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44th edition
18>27 november 2022, Nantes
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A History of Afghan Cinema

A BRIEF HISTORY OF CINEMA IN AFGHANISTAN

Amir Habibullah (1901-1919) introduced film to Afghanistan, but in the royal court only. Film was introduced to the audience in the era of Amir Amanullah Khan (1919-1929). In 1923-24, the first projector — “magie box” or “mageek lantan” (magie lantern) — showed the first silent film in Paghman to the public. Mostly European films were also shown at Istiqlal High School in Kabul.
All theatres were closed in 1929-1933 due to restrictions from the clergy, In 1929 the bandit Bacha-e Saqaow took over, but was ousted by Nadir Khan, a former general under Amir Amanullah Khan. Nadir Khan crowned himself king, followed a very strict religious policy and aligned himself with the clergy. Hence, theatres continued to be closed until he was assassinated in 1933.

Zahir Shah, Nadir Shah’s son, became king in 1934 and films started to come back to theatres, mostly Indian films. German films were also shown before World War II. After the war, there was a small liberalization period. However, men continued to play women’s roles in theatres. At this time, yhe Kabul Theatre decided to start making films.

The first Afghan film, Eshq-o-Dusti (Love and Friendship), was produced in 1946, with Huma Film in India. The male leads were from the Kabul Theatre, but the actresses were from India. The people received the film very well, but the new film group could not continue to produce films because of the lack of money. And the Afghan government was not willing to give funding to start a film industry.

There was no television at the time, but weekly news began to play in theatres. Footage filmed in Afghanistan was sent to the US for post- production (developing negatives and editing). In 1968, the Afghan Film Organization was built with US funds. But the film technicians (editors, camera specialists, etc.) studied in Russia and India. Many films began to be made. But, as always, social-political factors affected movie plots. New independent film production companies were established, such as Nazir Film and Ariana Film, but they could not survive.

With the 1978 revolution, most movies were used for propaganda tools for the government until 1986 when Najibullah took over the government leadership and relaxed censorship. Films became less political and a small renaissance of production was established until 1991. However, factional fighting between the Mujaheddin “freedom fighters” forced film-makers to flee the country and the film industry came to a halt. Only three films were made in this period: Ouruj, Sargardan dar Koh-ha and Chapandaz (produced in Mazar-e Sharif).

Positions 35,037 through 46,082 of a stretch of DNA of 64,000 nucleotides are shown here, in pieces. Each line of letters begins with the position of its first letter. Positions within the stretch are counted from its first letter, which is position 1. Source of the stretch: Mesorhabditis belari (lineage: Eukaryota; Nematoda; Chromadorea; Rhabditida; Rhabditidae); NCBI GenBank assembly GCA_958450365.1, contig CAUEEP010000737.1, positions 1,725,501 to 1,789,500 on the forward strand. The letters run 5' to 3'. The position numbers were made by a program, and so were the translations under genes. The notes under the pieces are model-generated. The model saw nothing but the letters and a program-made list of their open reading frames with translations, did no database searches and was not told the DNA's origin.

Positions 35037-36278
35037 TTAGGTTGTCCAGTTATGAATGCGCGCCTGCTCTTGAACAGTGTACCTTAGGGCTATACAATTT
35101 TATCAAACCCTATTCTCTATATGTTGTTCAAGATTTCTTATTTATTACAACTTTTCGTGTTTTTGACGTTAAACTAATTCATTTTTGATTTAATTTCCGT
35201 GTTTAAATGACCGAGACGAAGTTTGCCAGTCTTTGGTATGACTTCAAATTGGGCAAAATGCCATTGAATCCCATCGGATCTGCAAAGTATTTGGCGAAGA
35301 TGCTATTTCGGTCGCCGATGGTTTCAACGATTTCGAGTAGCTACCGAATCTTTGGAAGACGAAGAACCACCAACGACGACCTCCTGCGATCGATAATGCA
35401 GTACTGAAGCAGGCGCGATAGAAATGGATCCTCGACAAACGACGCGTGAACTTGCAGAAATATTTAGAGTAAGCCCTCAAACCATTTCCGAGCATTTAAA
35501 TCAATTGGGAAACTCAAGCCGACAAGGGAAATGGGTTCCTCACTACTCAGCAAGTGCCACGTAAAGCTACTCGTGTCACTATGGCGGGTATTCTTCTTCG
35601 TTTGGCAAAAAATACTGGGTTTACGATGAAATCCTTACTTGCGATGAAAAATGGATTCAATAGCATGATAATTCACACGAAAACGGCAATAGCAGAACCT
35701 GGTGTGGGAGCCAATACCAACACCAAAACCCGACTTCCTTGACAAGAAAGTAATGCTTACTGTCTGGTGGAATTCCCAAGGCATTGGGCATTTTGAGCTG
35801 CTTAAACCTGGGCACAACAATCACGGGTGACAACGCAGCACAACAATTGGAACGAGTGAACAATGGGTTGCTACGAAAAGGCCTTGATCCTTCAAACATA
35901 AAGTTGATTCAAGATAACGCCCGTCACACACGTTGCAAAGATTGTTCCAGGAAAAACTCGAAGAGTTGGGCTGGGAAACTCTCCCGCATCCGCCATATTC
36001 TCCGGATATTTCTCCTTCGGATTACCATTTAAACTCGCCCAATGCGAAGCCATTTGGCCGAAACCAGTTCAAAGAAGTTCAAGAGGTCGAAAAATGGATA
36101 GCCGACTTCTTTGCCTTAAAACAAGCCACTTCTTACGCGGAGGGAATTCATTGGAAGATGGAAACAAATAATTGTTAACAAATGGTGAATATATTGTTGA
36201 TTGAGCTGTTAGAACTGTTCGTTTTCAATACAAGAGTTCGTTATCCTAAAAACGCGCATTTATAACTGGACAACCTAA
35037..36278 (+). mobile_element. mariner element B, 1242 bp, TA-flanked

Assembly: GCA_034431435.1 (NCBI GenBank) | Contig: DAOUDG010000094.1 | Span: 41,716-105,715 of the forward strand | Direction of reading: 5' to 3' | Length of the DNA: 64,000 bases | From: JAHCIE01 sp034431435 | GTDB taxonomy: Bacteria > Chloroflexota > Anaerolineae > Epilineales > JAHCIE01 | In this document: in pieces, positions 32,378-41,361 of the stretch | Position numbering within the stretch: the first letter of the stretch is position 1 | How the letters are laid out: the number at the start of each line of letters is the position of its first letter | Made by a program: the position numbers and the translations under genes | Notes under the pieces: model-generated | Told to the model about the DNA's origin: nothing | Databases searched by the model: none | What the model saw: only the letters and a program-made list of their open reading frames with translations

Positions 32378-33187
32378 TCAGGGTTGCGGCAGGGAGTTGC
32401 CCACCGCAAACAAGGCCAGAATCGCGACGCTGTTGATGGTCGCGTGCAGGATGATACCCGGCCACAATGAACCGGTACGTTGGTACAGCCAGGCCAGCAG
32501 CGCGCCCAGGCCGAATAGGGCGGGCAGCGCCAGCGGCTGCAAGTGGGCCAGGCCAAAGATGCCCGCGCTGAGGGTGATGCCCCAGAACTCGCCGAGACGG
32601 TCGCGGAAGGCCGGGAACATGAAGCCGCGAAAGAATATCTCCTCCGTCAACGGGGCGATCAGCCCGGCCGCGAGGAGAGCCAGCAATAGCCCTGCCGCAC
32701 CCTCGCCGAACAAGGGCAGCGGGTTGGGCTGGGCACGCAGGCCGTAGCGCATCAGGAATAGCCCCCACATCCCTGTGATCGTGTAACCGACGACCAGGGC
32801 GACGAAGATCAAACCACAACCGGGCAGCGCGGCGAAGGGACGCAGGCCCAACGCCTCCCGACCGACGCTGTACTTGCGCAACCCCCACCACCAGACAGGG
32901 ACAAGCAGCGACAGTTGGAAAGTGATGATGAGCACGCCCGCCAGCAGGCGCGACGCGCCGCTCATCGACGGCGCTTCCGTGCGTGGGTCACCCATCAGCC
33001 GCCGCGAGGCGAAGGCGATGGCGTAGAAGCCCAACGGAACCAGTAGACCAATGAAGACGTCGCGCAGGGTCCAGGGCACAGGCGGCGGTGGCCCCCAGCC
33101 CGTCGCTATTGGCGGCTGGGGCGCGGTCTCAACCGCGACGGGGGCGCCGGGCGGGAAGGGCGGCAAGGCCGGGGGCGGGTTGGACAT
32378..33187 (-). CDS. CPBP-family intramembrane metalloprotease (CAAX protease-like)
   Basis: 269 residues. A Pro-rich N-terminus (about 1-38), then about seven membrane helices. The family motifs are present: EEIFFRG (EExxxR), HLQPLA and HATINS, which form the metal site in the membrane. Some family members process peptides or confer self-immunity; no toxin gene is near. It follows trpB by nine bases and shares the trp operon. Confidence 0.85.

When the Taliban took power in 1996 in Kabul, the first thing they did was attack the cinemas: they burned all the films. In 2001, when they destroyed the giant Buddha statues in Bamiyan, they also attempted to destroy the National Gallery, Archives of Afghan Film, Radio Afghanistan and TV Afghanistan. Issaq Nizami, director of Radio-TV Afghanistan, hid a lot of the film archives with the help of eight staff members. Finally, September 11th helped save the Afghan film archives from the hands of the Taliban.

When Kabul had a population of 400,000 (in the mid-1970s), it had 18 theatres with 300,000 filmgoers. Now with a population of 3 million, there are only seven theatres (as of September 2002), and very few filmgoers. Most people rent DVDs which they watch at home. The film theatres in other major Afghan cities and towns have been destroyed. An entire generation has not experienced watching films in a cinema. The plan is to have mini-cinemas (250 digital projectors) travel to urban and rural areas of Afghanistan to show films. It is important that the younger generation begins to develop and appreciate cinema.

* These notes were from an introduction to the history of cinema in Afghanistan by Siddiq Barmak in September 2002 at the Afghan Film Organization, Kabul. Mr.Barmak addressed the first US Art and Culture delegation, which was led by Farhad Azad.

** Since September 2002, cinema in Afghanistan has gone through a revival. Films are being distributed again in theatres (the famous Ariana theatre was rebuilt and reopened with the help of France) and produced (many production companies were set up to make short fiction and documentary films on video). Feature film production is being done abroad by Afghan exiles; it is mainly geared at the Afghan diaspora. However, inside the country, very mainstream films are being made on video, as well as more artistic films in coproduction with foreign countries, such as Osama in 2003 and Earth and Ashes in 2004.

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